Harris-Perry is the author of Barbershops, Bibles, and BET: Everyday Talk and Black Political Thought (2006), the winner of the 2005 W.E.B. Du Bois Book Award. In her new book, Sister Citizen: Shame, Stereotypes, and Black Women in America; ; For Colored Girls Who've Considered Politics When Being Strong Isn't Enough (2011), she discusses the myths and misconceptions that inhibit black women’s lives. Henry Louis Gates, Jr., praises Sister Citizen: “Melissa Harris-Perry is one of our most trenchant readers of modern black life… This book will change the conversation about the rights, responsibilities, and burdens of citizenship.”

Professor Harris-Perry’s talk, “A Writing Life in a 24-Hour News Cycle,” will examine what it takes to engage in a meaningful writing life in our current age of constant internet, news, and social media attention. As we lose the time that used to be dedicated to single ideas, she wonders, what happens to the traditional basis of a writing life? As she provocatively asks, “Must we have Walden to create meaningful work or can we squeeze our best ideas into 140 characters?”

This lecture is sponsored by The Center for Writing and Public Discourse with generous support of the Andrew W. Mellon Foundation.

Adam Smith's Dirty Little Secret: The Curiously Intimate Relationship between Markets and Morality

What type of a relationship is there between markets and morality? It is an important but seldom asked question, and if you are like many CMCers, you may be wondering if there is one at all. Professor Paul Hurley will illuminate just how closely the two are connected in his talk at the Athenaeum, “Adam Smith’s Dirty Little Secret: The Curiously Intimate Relationship Between Markets and Morality.”

One of CMC’s most beloved professors, Professor Hurley is a mainstay in the Philosophy Department. He is the Edward J. Sexton Professor of Philosophy for CMC’s popular Philosophy, Politics, and Economics program, and has been awarded the Roy P. Crocker Award for Merit at CMC. Professor Hurley has published multiple journal articles and his book, Beyond Consequentialism (2009), is highly respected in the world of philosophy.

Professor Hurley’s areas of expertise include normative ethics, political philosophy, philosophy of law, and of course markets and morality. He also serves on the Review Board of the Encyclopedia of Ethics, as well as holding positions on many other important professional committees.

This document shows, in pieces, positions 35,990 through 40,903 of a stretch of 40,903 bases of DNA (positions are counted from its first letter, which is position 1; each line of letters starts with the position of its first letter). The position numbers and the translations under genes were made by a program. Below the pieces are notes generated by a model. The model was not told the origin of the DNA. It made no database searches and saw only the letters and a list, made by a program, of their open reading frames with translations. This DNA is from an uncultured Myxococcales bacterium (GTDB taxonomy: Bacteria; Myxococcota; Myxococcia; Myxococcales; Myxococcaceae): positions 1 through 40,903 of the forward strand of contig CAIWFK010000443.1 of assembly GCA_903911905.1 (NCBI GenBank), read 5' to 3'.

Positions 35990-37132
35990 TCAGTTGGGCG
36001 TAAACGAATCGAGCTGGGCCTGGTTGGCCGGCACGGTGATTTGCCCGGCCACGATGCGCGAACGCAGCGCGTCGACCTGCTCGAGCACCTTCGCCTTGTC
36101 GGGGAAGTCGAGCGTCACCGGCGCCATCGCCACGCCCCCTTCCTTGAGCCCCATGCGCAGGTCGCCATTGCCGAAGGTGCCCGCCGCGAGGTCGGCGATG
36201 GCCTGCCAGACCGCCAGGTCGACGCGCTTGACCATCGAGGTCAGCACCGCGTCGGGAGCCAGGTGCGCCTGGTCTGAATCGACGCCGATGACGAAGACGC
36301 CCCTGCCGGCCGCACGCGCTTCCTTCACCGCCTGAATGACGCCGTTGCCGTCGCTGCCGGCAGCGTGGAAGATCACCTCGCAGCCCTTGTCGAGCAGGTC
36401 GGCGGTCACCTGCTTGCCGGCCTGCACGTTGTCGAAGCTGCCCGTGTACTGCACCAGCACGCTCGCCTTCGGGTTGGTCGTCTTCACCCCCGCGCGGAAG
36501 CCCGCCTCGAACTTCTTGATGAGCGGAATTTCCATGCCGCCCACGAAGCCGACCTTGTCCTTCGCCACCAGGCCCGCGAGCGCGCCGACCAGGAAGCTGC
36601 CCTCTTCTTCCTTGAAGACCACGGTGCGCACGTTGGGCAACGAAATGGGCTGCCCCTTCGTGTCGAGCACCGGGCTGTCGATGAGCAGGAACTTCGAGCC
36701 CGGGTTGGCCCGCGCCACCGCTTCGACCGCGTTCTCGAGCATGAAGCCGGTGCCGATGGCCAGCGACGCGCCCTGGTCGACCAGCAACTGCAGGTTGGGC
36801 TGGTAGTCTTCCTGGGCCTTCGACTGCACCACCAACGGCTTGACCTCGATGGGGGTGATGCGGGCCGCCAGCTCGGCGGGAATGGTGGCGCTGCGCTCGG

• It is the policy of the Marian Miner Cook Athenaeum that no lecture, appearance or performance by any speaker or performer at the Athenaeum is to be videotaped, audiotaped, or otherwise recorded and/or broadcast without the prior written permission of the relevant speaker, performer, or other authorized owner of the intellectual property rights to the event.

  • Anyone requesting permission to record an event is required to submit an “Event Recording Request Form” to Bonnie Snortum, the Director of the Athenaeum, at least 48 hours in advance of the relevant event.

  • It is understood that the speaker, the performer, the Athenaeum, and any other event sponsor, as appropriate, reserve all intellectual property rights for each Athenaeum event.

  • If you have any questions regarding this policy, please contact Bonnie Snortum at or at (909) 607-4180.


  • The Athenaeum serves as a gathering place where ideas, inquiry, and fellowship bring students, faculty, staff, other scholars, and nationally prominent speakers together.

  • Attendance at any event may be limited to persons associated with CMC, to the people who signed up for the dinner, or to the maximum number of people allowed by fire regulations.

  • On some occasions the speaker may address the group in another forum or the College may set up a video feed to handle an overflow crowd. All programs at the Athenaeum are filmed. Individuals attending should understand that their image might appear on the videotape.

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  • Time allowing, there will be a period set aside for questions. Students will have priority during this portion of the program.